The Remote Technical Assistance Powered By Smart Glasses provides benefits for facilities management onshore as well, particularly with sites across multiple states and varying regulations. A cost-efficient centralized team can perform the initial diagnosis and guide the onsite team to fix issues. If greater onsite expertise is required, the appropriate state-accredited subject matter expert can be called in when required.
The smart glasses technology was developed with feature-rich commercial off-the-shelf Realware glasses and AMA’s XpertEye remote assistance software, both of which satisfy energy industry needs.
The Realware glasses operate on Android 8.1.0 and the WearHF hands-free interface with a 2.0 GHz 8-core Qualcomm Snapdragon 625 chipset with Adreno 506 GPU (OpenGL ES 3.1 & OpenCL 2.0). They have 16 GB of internal storage, 2 GB RAM and a MicroSD slot that supports a maximum 256 GB card. They are Bluetooth and Wi-Fi enabled, and they come with a 3,250 mAh Li-Ion rechargeable, field swappable battery. The glasses weigh 380 g and are ruggedized IP66, MIL-STD-810G, 2-m drop tested. The boom arm adjusts six ways for all head sizes and are left or right eye compatible. The display flips out of the way when not in use. The display has a 20-degree field of view, 1-m fixed focus 24-bit color LCD, 0.33-inch diagonal, outdoor visible, and WVGA (854×480) resolution. The glasses also have four digital microphones with active noise cancellation, accurate voice recognition even in 95 dBA of typical industrial noise and an internal 91 dB loudspeaker. The camera has 16-MP four-axis optical image stabilization, phase detection auto-focus with an LED flashlight and the capacity to video 1080p at 30 frames per second.
The AMA XpertEye browser-based technology provides seamless remote assistance with smart glasses, a dedicated smartphone and external video sources. The combined product set provides energy customers with advanced telepresence using AR-capable smart glasses to share the view of a situation with another person(s) via live audio and point-of-view video. With this technology, companies can augment any skill gaps, reduce downtown, save travel time and realize ancillary benefits like reduced training time and a lower carbon footprint.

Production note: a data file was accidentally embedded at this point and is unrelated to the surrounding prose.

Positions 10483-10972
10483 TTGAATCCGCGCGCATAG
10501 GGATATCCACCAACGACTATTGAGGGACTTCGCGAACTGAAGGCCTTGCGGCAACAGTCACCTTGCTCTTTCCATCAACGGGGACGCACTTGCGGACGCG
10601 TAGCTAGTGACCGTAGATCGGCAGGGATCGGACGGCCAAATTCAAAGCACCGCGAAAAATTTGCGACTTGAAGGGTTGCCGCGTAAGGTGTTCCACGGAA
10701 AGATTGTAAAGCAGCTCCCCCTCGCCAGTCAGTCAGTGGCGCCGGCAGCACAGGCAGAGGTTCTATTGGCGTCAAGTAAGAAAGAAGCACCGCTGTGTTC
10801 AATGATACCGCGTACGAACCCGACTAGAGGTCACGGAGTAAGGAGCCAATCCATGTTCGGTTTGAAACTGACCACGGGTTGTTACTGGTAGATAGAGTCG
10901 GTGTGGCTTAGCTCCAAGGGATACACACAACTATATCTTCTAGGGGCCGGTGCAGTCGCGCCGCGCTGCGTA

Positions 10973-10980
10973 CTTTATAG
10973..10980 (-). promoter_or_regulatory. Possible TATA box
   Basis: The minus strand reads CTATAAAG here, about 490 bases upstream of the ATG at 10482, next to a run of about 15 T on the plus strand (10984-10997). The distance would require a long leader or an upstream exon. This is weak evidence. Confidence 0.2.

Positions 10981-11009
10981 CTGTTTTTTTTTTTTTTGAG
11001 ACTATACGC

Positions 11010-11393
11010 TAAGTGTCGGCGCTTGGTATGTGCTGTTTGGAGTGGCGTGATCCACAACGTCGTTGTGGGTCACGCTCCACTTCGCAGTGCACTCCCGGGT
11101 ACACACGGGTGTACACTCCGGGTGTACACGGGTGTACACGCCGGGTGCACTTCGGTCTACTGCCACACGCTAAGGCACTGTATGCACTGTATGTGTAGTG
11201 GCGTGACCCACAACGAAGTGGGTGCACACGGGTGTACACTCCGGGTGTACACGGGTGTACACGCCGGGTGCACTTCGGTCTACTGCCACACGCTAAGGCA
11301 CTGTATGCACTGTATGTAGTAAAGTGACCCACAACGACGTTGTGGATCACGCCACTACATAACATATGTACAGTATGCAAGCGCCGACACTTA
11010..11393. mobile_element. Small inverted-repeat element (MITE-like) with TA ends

Because of the nature of the work, energy companies cannot take advantage of an entirely remote workforce afforded other types of businesses. The challenge of keeping remote camps and offshore platforms free of COVID-19 has presented significant challenges to producers. Remote Technical Assistance Powered By Smart Glasses can assist by reducing the number of potential exposures.
In the “Oil and Gas after COVID-19” article, McKinsey & Co. reported that the industry will continue to scale up technology, taking inspiration from some of the new approaches that have emerged from this pandemic. They believe it will be the catalyst to rethink the size and role of the functional teams, field crews and management processes needed to run an efficient oil and gas company.
Judge rules that top execs will stand trial in suit by investors.
Located near the Waha hub in West Texas, the acquired assets have the capacity, when fully developed, to store approximately 10 Bcf of natural gas and include six underground storage caverns and permits for five additional caverns.
Enbridge sold a natural gas pipeline transportation and gathering system in the southeastern U.S., according to Black Bear Transmission, which said it had acquired the assets for an undisclosed amount.